Massive crowds are expected to attend the religious festival of Kumbh Mela 2021 in Haridwar amid the fears that such huge gatherings could turn the Mela into a COVID-19 super-spreader event.
The importance of wearing a mask is now widely understood. Look around you, and almost everyone has a mask strapped on. But there are many people in India who are still a part of the anti-maskers’ gang of COVID-19 deniers. Despite, the spike in the number of COVID positive cases in the country, only a little less than half of Indians wear masks in public. Isn’t the situation quite stressful? But to add to the stress, Kumbh Mela has successfully arrived amid the fears that such massive gatherings in the Mela could turn out to be a COVID-19 super-spreader event.
Massive crowds are expected to attend the religious festival of Kumbh Mela 2021 in Haridwar. In order for the Uttarakhand government to put a cap on the Mahakumbh devotees, the state government is making use of artificial intelligence (AI) to restrict the event turn into a super-spreader celebration. The Uttarakhand government is integrating the CCTV cameras with AI software to keep the headcount of the devotees from exceeding the prescribed limit amid the surge in COVID-19 cases in the country.
The AI-equipped cameras are also enabled with sensors to zoom onto those not wearing masks and generate an alert when the camera captures the image of a person without a mask. The Hindu pilgrimage is held every 12 years along the Ganga River and millions of people are expected to turn up for the event even at this time of the pandemic. Therefore, the Union Health Ministry has asked the Uttarakhand government to implement its SOP for the ongoing event.
SOP for Kumbh Mela: Stop it from becoming a ‘super-spreader event’
When everything has either been cancelled or shifted to virtual events, Indians could not resist themselves to bathe in the sacred river. The government is expecting over a million pilgrims a day and over five million people are expected on auspicious days such as April 12, 14, and 21, making a total of 100 million celebrants. With such a huge gathering, the Kumbh Mela has already been curtailed from three to four months to one month this year.
The Central government while looking at the current situation has issued a standard operating procedure (SOP) for the Uttarakhand government that details the practices that should be adopted at the Kumbh Mela to bring down the infections.
The event formally began on April 1 with several restrictions imposed on devotees coming to attend the event amid rising cases of Covid-19 in various states including Uttarakhand. While the certain standard operating procedure has been set by the Centre, the Uttarakhand High Court has made it mandatory for the devotees to bring an RT-PCR test report in order to attend the Mahakumbh. Also, the RT-PCR test report should not be older than 72 hours before the arrival of the devotee for the Kumbh.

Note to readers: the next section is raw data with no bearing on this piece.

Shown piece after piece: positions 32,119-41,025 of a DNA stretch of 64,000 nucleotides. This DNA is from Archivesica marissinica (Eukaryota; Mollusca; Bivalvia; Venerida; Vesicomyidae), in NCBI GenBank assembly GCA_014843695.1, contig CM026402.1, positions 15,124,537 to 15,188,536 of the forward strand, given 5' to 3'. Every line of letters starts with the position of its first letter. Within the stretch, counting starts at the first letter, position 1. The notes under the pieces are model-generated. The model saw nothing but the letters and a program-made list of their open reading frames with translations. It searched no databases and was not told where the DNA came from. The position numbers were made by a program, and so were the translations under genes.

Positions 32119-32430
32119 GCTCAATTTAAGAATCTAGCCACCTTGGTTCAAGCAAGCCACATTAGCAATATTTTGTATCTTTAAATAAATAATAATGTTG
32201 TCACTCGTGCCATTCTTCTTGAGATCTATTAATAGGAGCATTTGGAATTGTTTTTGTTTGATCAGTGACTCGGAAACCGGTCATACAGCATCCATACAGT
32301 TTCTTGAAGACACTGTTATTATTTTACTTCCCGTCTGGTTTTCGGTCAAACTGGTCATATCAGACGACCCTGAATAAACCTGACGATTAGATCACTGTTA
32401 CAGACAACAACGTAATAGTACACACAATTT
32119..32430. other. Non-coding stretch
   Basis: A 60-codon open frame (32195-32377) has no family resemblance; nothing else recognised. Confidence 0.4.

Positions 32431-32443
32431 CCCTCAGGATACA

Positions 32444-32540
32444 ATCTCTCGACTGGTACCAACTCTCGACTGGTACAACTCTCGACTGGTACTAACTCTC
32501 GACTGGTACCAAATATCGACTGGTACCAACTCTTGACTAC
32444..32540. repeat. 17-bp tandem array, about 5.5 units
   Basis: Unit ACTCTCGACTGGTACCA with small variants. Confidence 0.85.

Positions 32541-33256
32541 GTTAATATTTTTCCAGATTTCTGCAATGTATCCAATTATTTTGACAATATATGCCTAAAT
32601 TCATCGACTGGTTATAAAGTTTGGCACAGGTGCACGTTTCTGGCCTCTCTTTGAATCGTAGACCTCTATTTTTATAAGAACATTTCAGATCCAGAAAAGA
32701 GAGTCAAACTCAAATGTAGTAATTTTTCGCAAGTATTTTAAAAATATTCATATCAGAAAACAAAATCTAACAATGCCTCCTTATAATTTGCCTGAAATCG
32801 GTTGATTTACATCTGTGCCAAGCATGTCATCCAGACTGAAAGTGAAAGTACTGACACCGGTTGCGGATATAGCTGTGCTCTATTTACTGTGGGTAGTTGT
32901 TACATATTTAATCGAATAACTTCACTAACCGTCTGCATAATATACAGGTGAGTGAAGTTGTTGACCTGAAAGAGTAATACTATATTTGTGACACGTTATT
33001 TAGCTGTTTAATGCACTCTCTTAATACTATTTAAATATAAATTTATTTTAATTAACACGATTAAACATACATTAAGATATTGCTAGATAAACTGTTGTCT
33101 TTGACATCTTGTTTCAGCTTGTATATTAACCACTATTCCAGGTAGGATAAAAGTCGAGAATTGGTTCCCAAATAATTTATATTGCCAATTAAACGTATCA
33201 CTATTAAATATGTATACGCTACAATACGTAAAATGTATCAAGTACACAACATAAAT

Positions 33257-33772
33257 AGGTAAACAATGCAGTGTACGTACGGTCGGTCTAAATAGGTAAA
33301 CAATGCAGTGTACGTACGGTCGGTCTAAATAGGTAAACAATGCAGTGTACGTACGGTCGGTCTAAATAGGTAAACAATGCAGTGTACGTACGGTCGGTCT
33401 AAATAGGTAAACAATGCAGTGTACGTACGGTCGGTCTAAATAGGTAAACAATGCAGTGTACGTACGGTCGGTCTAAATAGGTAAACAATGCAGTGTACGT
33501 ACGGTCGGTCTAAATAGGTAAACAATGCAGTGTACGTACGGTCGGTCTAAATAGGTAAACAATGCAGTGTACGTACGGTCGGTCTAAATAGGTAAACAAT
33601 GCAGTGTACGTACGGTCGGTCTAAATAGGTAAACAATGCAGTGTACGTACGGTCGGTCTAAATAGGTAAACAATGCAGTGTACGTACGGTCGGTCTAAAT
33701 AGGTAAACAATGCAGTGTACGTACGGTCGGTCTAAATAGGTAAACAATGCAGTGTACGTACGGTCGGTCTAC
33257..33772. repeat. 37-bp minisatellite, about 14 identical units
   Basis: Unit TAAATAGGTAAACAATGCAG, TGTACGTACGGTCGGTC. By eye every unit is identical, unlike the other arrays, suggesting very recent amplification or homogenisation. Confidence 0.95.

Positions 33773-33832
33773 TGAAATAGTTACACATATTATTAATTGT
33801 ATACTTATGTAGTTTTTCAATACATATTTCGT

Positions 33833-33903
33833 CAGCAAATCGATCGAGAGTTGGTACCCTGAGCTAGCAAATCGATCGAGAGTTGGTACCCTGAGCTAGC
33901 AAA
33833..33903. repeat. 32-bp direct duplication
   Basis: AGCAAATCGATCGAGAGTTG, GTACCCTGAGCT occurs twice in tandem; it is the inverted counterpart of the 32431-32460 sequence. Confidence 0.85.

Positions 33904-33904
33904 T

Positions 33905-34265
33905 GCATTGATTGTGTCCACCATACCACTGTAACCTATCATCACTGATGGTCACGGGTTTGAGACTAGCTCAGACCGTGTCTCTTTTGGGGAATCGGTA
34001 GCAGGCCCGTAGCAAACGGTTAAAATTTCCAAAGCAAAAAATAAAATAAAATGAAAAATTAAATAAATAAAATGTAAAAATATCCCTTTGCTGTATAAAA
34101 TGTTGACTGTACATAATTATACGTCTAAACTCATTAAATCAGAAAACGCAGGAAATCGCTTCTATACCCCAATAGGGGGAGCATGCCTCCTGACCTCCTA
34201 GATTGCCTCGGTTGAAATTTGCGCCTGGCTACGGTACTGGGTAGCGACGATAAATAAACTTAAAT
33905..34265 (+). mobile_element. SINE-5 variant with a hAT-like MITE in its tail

What’s different this year?
This is for the first time in history that the schedule of Kumbh has been changed. The event that occurs once every 12 months is now curtailed to just one month due to the pandemic. This year the crowd management is of course going to be very different and the pilgrims will have to register themselves on a website in order to select a specific ghat to bathe on important dates. The Mela area and all 107 ghats too have been marked as red, green, and yellow zones, according to vulnerability to assess the crowd capacity of each ghat.
Also, one important change that’s noticed by the pilgrims this year is the clean state of the River Ganga. The devotees this year had the privilege to bathe in cleaner water in the Ganga as compared to previous Kumbh Melas.
Kumbh through epidemics: From Colonialism to the era of Modi
The Kumbh Mela has its instances even in the British colonial records. The East India Company ruled India from 1757 for the British crown till 1857. India got independence in 1947 and during this period of time, the British Raj made several attempts to improve the infrastructure of the Kumbh Mela, including laying new railway lines, widening the roads, and building bigger bathing platforms, which popularly are known as ghats.
As of today, the celebrations of Kumbh have been changed largely because of the pandemic, similarly, the Britishers have also struggled to manage the Kumbh Mela celebrations when the world was hit by epidemics in the past. Britishers in their early stages of handling the Kumbh event recognised the threat of the rapid spread of contagion among the crowds. It was then itself, the British government attempted to sanitize and control thousands of pilgrims at the Kumbh.
During 1892 and 1908, when India was hit by major famines like cholera and plague epidemics, the colonial government controlled entry to the Kumbh, citing hygiene concerns. Pilgrims at that time were dropped to a low of around 300,000 devotees.